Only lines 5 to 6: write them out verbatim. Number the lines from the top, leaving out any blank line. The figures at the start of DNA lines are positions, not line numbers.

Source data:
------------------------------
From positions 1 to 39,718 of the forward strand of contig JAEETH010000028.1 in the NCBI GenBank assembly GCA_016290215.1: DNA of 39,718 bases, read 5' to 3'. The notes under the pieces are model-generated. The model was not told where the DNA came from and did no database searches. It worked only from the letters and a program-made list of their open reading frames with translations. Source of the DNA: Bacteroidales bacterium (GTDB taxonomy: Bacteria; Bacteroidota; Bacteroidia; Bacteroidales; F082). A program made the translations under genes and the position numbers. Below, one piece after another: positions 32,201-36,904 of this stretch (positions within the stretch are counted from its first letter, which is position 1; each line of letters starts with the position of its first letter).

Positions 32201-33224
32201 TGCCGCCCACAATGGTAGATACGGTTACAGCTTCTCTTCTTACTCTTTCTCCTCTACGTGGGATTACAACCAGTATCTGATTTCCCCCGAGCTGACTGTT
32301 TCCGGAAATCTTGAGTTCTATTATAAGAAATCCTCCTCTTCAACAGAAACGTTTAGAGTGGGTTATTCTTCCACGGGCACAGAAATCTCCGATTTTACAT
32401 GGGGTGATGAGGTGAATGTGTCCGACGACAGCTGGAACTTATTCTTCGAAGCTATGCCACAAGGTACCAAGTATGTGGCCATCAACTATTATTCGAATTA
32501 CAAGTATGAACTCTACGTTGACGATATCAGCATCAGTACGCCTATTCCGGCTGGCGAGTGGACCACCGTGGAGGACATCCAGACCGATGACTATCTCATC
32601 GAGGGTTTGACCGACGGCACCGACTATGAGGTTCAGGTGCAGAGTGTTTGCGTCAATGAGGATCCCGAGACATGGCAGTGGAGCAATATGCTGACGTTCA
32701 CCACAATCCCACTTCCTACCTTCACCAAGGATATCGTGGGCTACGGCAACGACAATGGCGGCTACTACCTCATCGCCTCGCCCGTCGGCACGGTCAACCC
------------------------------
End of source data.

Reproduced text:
32401 GGGGTGATGAGGTGAATGTGTCCGACGACAGCTGGAACTTATTCTTCGAAGCTATGCCACAAGGTACCAAGTATGTGGCCATCAACTATTATTCGAATTA
32501 CAAGTATGAACTCTACGTTGACGATATCAGCATCAGTACGCCTATTCCGGCTGGCGAGTGGACCACCGTGGAGGACATCCAGACCGATGACTATCTCATC